Speaking Partners Program Helps Students Improve English Skills
Contributed By By Marianne Holman, Church News staff writer
Students from all over the world are learning and practicing English with volunteers through the Speaking Partners program based out of BYU–Idaho.
The program, which is associated with BYU–Idaho’s Pathway program—a course that puts students on the “path” toward higher education from a Church school while in some cases never attending class on the Rexburg campus—is a way to help students improve their English to further their education and obtain more employment opportunities (see “Pathway Program Bringing BYU–Idaho to the Students,” Church News, June 11, 2011).
Among the crucial elements that make the Speaking Partners program such a success are the volunteers, said Rebecca Cheney, international manager for the Pathway program at BYU–Idaho.
“This is not only a volunteer opportunity to connect to somebody around the world, it really is a life-changing experience for them and the person they are working with,” said Sister Cheney. “Giving of their time, not necessarily other means, just their time, is life-changing. I say life-changing because those who really jump in and do it build this bond with somebody in the gospel.”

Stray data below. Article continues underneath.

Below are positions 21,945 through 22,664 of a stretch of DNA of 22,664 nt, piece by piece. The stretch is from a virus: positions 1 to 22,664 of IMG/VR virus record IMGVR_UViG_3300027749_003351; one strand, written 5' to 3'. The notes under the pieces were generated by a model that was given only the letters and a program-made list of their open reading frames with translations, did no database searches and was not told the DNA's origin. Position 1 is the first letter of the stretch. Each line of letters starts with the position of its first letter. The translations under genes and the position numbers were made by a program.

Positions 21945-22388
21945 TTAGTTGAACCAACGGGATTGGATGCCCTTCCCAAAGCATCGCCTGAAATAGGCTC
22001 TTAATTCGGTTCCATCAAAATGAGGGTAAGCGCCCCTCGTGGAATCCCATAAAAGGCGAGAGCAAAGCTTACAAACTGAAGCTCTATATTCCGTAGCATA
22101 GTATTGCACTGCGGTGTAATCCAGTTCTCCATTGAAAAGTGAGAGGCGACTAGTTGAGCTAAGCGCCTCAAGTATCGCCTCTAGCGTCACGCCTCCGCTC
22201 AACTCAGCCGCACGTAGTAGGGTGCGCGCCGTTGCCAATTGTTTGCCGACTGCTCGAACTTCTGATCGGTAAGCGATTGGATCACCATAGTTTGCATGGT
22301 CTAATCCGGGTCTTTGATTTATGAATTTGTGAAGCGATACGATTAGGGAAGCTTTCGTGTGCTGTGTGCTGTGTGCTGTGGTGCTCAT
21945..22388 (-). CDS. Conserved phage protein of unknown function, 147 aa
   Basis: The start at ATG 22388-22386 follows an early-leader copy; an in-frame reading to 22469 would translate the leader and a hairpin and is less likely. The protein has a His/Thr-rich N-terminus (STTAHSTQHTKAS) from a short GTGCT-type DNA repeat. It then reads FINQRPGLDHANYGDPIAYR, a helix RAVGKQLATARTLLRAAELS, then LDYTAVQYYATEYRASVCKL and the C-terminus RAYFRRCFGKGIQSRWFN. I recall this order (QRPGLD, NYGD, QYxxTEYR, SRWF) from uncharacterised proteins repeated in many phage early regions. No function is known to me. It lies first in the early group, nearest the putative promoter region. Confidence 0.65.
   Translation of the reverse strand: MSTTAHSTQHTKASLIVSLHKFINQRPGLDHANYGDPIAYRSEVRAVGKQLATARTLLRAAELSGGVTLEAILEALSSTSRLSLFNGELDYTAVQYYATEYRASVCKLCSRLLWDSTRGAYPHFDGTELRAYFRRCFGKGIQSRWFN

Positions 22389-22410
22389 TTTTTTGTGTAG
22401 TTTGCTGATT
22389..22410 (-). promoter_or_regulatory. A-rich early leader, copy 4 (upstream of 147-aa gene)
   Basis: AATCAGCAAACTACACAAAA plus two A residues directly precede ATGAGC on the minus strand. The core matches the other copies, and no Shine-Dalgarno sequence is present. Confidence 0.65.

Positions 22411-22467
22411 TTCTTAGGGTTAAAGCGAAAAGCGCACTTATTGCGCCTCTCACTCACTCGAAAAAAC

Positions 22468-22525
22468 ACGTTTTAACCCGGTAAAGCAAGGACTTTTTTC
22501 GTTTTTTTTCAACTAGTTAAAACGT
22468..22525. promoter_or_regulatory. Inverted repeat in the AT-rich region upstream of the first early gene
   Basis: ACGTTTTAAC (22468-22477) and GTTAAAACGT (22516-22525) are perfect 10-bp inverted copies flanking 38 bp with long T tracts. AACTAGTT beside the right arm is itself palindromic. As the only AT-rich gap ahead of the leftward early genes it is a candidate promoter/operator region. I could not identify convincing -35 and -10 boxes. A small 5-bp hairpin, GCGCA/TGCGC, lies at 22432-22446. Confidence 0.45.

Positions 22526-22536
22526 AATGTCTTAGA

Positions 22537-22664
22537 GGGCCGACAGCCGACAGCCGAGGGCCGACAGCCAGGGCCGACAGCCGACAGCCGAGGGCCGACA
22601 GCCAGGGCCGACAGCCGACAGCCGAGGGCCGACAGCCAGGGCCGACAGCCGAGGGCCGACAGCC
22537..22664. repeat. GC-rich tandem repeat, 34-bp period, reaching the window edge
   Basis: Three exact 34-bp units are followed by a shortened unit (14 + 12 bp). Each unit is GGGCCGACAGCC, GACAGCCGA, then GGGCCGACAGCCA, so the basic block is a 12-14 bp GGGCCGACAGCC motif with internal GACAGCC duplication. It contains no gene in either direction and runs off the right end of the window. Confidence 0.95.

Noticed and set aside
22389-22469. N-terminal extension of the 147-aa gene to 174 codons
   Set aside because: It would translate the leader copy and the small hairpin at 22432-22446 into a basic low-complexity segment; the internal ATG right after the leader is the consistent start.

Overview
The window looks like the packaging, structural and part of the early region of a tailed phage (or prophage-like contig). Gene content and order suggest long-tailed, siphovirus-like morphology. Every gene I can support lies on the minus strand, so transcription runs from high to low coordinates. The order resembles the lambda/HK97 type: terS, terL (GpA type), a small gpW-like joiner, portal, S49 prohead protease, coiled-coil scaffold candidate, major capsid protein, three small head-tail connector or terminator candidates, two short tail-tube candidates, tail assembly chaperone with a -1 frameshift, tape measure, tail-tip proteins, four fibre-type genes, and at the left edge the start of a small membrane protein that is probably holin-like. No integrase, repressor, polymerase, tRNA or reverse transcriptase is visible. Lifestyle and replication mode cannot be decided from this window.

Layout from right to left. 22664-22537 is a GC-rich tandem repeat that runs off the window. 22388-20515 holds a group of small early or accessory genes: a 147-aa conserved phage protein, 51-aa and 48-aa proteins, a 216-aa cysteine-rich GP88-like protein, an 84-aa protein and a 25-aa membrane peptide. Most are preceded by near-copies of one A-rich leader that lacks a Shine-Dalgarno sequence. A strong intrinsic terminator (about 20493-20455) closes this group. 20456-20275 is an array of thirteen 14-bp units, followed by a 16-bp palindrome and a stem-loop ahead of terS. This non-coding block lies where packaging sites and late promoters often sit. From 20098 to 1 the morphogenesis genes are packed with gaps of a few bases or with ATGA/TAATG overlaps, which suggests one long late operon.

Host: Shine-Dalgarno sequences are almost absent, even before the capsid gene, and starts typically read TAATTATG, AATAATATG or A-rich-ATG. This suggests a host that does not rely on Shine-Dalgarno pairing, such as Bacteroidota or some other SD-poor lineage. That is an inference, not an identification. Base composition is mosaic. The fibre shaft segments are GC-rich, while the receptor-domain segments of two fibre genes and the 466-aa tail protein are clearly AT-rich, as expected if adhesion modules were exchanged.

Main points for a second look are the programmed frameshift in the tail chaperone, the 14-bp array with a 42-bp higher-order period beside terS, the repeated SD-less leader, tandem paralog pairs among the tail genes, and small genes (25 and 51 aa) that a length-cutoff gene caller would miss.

Through video conferencing, speaking partners meet with their Pathway students twice a week for 20–40 minutes each session and are able to converse and practice English in real time.
“That [video chat] element is crucial. Gestures and nonverbal cues help someone learn a language much quicker,” Sister Cheney said. “And, since all of the conversations are conducted in English, there is no need to know a second language.”
The program first started during the spring of 2011, with BYU–Idaho students speaking to 20 Pathway students in Mexico. Since then, the volunteer program has grown to include BYU–Idaho students, faculty, and community members and now Church members throughout the United States and internationally, speaking with students in Peru, Ghana, Albania, and Russia and from classrooms throughout the United States. Currently enrolled are 693 students from around the world, with more growth expected when two new countries—Ecuador and Guatemala—join next semester.
The Pathway program includes one class each semester for three semesters. Subjects from the Pathway classes include religion, finances, and writing and give students topics to talk about with their speaking partners.
Pathway student Citlali Luna works on her class assignment. More than 650 students are participating in the Speaking Partners program. Photo by Michael Lewis.
Although improving English skills is the main goal, many other benefits come from these speaking sessions.
“As a side [benefit], they build a relationship with somebody—they trust in them, engage in meaningful conversations, and receive feedback and help,” said Sister Cheney. “They get to where they really trust [the speaking partner] and ask them questions.”